60 Although the majority opinion dismisses Nankin v. Village of Shorewood, 2001 WI 92, 245 Wis. 2d 86, 630 N.W.2d 141, without a meaningful explanation, I find Nankin persuasive. In Nankin, the legislature provided different procedures for challenging property assessments depending on the population of the county in which the property was located, treating owners of property located in populous counties differently than owners of property located in other counties without a rational basis. The Nankin court concluded that no rational basis existed for treating taxpayers differently on the basis of the population of the county in which their property was located. No rational basis exists here either for treating offenders differently on the location of the county in a judicial administrative district.

61 The majority opinion's "rational" basis analysis is not saved by the declaration that this guideline system is merely an imperfect solution that is a "step in the right direction."[22] Decreases in disparity within a judicial district cannot save the increase in disparate sentences for fourth offense OWI offenders across the state. A legislatively mandated program that fosters and creates disparate guidelines from one geographical area in the State to another cannot be viewed as a step in the right direction of eliminating disparity in sentencing in the State of Wisconsin.[23]

62 The majority opinion's "rational" basis is also not saved by asserting that the sentencing scheme created under Wis. Stat. ァ 346.65(2m)(a) orders judicial districts to establish "permissive guidelines," not mandatory guidelines. The argument might be made that because the guidelines are permissive a circuit court must examine each offender and the circumstances of the offense in addition to the suggested guidelines and accordingly there is uniformity across the state. This reasoning rests on the premise that the guidelines are basically irrelevant or of little relevance because each circuit court must ultimately exercise its discretion free of the guidelines.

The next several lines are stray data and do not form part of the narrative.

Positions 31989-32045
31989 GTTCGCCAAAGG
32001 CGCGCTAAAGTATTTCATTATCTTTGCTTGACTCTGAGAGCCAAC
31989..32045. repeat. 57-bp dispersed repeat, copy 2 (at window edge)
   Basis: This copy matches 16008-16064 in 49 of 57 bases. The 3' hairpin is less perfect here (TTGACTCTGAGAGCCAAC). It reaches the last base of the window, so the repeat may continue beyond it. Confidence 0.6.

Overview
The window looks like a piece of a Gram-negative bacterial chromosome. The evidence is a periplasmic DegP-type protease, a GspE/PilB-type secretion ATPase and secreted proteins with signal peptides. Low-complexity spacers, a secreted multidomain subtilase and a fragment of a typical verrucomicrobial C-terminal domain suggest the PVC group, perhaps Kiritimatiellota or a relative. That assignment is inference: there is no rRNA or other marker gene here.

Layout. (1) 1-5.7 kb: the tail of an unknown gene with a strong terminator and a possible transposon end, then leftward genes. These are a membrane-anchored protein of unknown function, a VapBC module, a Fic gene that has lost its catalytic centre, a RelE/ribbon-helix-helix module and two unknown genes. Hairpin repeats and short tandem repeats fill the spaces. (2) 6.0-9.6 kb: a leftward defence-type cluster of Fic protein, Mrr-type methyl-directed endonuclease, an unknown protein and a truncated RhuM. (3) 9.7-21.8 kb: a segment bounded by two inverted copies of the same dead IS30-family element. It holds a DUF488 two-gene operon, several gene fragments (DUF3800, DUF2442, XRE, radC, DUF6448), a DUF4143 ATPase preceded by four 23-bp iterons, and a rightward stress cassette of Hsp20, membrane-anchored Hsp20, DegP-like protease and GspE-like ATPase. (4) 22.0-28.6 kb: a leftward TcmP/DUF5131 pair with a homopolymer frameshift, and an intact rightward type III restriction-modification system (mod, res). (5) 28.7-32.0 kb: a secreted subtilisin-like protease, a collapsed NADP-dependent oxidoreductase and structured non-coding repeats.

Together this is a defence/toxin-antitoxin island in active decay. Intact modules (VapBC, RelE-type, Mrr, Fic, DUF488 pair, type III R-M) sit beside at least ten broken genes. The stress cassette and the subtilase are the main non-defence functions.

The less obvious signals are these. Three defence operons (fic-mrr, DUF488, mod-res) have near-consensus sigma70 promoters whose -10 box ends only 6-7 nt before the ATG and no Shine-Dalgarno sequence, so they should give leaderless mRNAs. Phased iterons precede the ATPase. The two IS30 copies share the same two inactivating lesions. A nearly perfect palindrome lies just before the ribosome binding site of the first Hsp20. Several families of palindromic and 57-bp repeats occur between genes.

63 If the majority opinion is resting on this reasoning, the majority's thinking squarely contradicts its own rational basis argument that the statute fosters the elimination of disparity within each district. The majority opinion cannot argue that Wis. Stat. ァ 346.65(2m)(a) is constitutional because the guidelines decrease disparity within each judicial district if it also is arguing that the statute's constitutionality rests on the fact that each circuit court has no obligation to follow the guidelines and is free to impose whatever sentence it concludes fits the offender, offense, and public safety.

64 Clearly the legislature (and the chief judges) intend circuit courts to adhere to the guidelines to the extent possible and want the guidelines to have an effect on sentencing. Otherwise the guidelines are an exercise in futility.[24] Furthermore, our experience with guidelines demonstrates that they are very influential and that circuit courts ordinarily follow them or, at a minimum, use them as a starting point.